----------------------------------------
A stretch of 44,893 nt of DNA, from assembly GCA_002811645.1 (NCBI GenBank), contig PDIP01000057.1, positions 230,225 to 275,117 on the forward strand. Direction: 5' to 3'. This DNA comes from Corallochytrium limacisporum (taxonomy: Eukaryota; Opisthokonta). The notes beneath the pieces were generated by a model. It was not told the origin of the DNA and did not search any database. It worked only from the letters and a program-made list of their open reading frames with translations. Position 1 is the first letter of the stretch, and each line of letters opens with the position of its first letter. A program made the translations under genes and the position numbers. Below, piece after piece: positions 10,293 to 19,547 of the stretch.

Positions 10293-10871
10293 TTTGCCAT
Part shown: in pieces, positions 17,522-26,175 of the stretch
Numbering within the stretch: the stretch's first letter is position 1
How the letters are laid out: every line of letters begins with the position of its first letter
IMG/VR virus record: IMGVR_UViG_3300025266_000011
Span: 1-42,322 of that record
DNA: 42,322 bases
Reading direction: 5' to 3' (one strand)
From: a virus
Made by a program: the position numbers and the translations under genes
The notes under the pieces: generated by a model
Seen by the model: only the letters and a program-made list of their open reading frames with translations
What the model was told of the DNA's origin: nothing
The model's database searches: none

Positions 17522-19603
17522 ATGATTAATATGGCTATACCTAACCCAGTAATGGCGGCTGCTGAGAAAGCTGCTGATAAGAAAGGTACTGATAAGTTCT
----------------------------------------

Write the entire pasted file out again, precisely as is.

A stretch of 44,893 nt of DNA, from assembly GCA_002811645.1 (NCBI GenBank), contig PDIP01000057.1, positions 230,225 to 275,117 on the forward strand. Direction: 5' to 3'. This DNA comes from Corallochytrium limacisporum (taxonomy: Eukaryota; Opisthokonta). The notes beneath the pieces were generated by a model. It was not told the origin of the DNA and did not search any database. It worked only from the letters and a program-made list of their open reading frames with translations. Position 1 is the first letter of the stretch, and each line of letters opens with the position of its first letter. A program made the translations under genes and the position numbers. Below, piece after piece: positions 10,293 to 19,547 of the stretch.

Positions 10293-10871
10293 TTTGCCAT
Part shown: in pieces, positions 17,522-26,175 of the stretch
Numbering within the stretch: the stretch's first letter is position 1
How the letters are laid out: every line of letters begins with the position of its first letter
IMG/VR virus record: IMGVR_UViG_3300025266_000011
Span: 1-42,322 of that record
DNA: 42,322 bases
Reading direction: 5' to 3' (one strand)
From: a virus
Made by a program: the position numbers and the translations under genes
The notes under the pieces: generated by a model
Seen by the model: only the letters and a program-made list of their open reading frames with translations
What the model was told of the DNA's origin: nothing
The model's database searches: none

Positions 17522-19603
17522 ATGATTAATATGGCTATACCTAACCCAGTAATGGCGGCTGCTGAGAAAGCTGCTGATAAGAAAGGTACTGATAAGTTCT